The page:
As 2019 came to a close, it was a year Tom Cochrane had already performed a string of shows to tens of thousands of people, and released two albums (Revisited, and Bare).
But, like with everything else in this mad, mad world, in just a few months things changed dramatically. 2020 meant the cancellation of nearly thirty shows, the longest stretch he’s had in decades without a live concert.
But that didn’t mean the lockdown had locked down his song writing. He’s been hard at work penning new material, being one of the few rock acts of his generation still churning out the tunes. He hopes by the summer of 2021, things will be “semi-normal” enough to gather for performances, and the right time to release new music.
For the uninitiated, Cochrane’s released 20 albums since 1974, solo or with the Red Rider band. The hits, including Ocean Blues, Boy Inside the Man, Big League, Lunatic Fringe, and others, have sealed his status as a rock icon.
In a bold launch to his solo efforts, the 1991 single Life Is a Highway soared in the charts, and together with its Mad Mad World album, sold six million units worldwide. Thirty years later, the rock anthem still gets regular rotation on the radio, and in recent years, tens of millions of clicks on streaming video.
Songs of his have been featured in television episodes of The Office, Miami Vice, Baywatch, Melrose Place, and in the films Bill and Ted’s Excellent Adventure, and Disney’s Cars.
Over the course of his career, he’s shared the stage with Rush, Bruce Springsteen, Beach Boys and other recognizable names.
Honoured numerous times for his contributions to popular music, he’s won eight Juno Awards, received a Grammy nomination, and was appointed both member of the Canadian Music Hall of Fame, and Officer of the Order of Canada, among other accolades.
The Edge caught up with Cochrane to discuss the business of show business, and how he’s managed to keep going after nearly fifty years in the music industry.
To what do you attribute your longevity, with nearly fifty years as a recording artist?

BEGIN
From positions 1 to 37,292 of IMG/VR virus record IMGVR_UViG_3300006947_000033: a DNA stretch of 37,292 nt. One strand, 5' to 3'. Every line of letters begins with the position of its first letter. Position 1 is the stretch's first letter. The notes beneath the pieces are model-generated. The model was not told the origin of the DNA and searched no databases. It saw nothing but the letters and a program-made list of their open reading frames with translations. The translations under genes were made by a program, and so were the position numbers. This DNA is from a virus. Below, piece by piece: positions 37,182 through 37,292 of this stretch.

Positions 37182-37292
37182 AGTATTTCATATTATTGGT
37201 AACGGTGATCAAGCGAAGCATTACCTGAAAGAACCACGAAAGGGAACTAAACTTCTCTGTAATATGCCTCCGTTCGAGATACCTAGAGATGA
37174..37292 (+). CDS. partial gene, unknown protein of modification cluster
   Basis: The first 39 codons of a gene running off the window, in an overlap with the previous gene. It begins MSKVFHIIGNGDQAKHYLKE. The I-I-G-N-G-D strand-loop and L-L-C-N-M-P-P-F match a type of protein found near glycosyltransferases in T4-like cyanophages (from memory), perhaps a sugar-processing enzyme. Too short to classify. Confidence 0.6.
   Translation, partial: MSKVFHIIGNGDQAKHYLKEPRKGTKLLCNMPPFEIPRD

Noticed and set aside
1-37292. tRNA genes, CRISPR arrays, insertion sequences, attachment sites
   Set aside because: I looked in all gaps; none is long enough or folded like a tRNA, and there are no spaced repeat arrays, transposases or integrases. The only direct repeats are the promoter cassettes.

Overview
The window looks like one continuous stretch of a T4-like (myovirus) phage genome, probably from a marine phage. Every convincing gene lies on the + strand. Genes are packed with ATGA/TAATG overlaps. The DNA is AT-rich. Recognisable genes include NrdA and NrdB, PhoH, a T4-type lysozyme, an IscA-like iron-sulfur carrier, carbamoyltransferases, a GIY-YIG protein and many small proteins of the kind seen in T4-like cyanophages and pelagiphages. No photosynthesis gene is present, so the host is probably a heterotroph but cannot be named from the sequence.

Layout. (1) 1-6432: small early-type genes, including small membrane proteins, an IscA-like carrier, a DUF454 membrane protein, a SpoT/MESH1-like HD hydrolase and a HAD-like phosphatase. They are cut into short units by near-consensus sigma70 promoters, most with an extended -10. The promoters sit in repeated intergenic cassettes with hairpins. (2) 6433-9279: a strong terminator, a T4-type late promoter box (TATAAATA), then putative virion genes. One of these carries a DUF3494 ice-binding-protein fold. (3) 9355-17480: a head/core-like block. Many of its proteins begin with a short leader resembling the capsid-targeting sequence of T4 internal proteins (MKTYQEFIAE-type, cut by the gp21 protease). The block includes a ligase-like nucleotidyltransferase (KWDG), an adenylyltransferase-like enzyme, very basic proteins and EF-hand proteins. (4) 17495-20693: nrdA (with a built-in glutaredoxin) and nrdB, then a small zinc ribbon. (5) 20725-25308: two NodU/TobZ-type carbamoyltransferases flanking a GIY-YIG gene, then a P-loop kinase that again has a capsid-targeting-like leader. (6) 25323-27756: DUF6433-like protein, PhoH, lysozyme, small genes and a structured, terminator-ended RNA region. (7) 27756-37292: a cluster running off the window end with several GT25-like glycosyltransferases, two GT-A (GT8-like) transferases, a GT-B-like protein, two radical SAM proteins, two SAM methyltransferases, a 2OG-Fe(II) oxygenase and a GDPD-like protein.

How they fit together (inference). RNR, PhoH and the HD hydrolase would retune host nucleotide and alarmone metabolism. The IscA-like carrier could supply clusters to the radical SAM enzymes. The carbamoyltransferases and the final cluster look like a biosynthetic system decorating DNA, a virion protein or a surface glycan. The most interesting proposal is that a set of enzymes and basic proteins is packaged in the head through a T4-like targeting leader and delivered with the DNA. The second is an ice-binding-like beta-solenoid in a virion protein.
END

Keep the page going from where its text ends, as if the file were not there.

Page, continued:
We just always put such a strong focus on the work, and on the music, and the reward of being able to make a living at it, and just uplifting people.
People come to you and they say, “that song changed my life,” or “it got me through some really tough times.” And that stuff means the world to me. That’s really what it’s about. That’s what kind of shakes the tree, and makes songs fall out of the tree.
How do you keep performances fresh, when you’ve performed songs so many hundreds of times?
They always feel fresh to me. I love playing stuff acoustically. I do a lot of acoustic shows. I’ll tell you albums very cherished would be The Symphony Sessions and Songs of A Circling Spirit; a lot of those songs were recorded live, on that acoustic tour.
I love breaking the songs down, and doing them acoustically, and that way the songs change all the time. That’s a big part of keeping it fresh too. It’s just changing up instruments, sometimes changing the approach.
Can you comment on how to keep sane in a tough industry?
I’m just always amazed the ugly parts seem to happen to so many bands.
It always amazes me, just how a lot of cases people have shared interests, and they start out playing together in a basement, or garage. And inevitably, so many bands let the trials and tribulations in the storm of touring, the business, and so on, tear them apart.
There’s few bands that survive the rigors of touring, celebrity, and fame without having a breakdown. The ones that do survive, probably got along pretty good, from what I understand, like Rush, U2, and AC/DC.
There’s a lot of pitfalls in this state. And I’m amazed that I got through a lot of it without too many bruises. But it does absorb you. It does kind of put a lot of pressure on your domestic life. And very few survive it really intact that way.
It’s very hard.
But it’s what I’ve done for years, the touring and being in the studio, and making records.
“Rock star Tom Cochrane” – you hear that, and what do you think?
Ah, I get a smile on my face. I used to hate the term, like always in written interviews or articles, “Rocker Tom Cochrane.” And I always found that offensive, because it was just a label they would stick on it.
I’d like to think my music has a little more depth than that. But because I am a rocker, I do like that side of it. I also like the acoustic side. I came out of that folk scene. I played a lot of those folk clubs.
The folk tradition of telling stories and songs has always been very important to me, and dear to my soul. And that’s how I see myself more. I see myself more as a singer-songwriter, first and foremost. That’s my stock and trade. That’s how I started. I’m a storyteller.
Tom Cochrane’s secret to success is ….
My secret to success is probably being stubborn.
(The secret is) I didn’t really sound like anybody else. And so I think that’s a big part of it. You got to have your own identity; you got to have your own signature. I got my own signature. I got my own voice.
Dave Gordon | Contributing Writer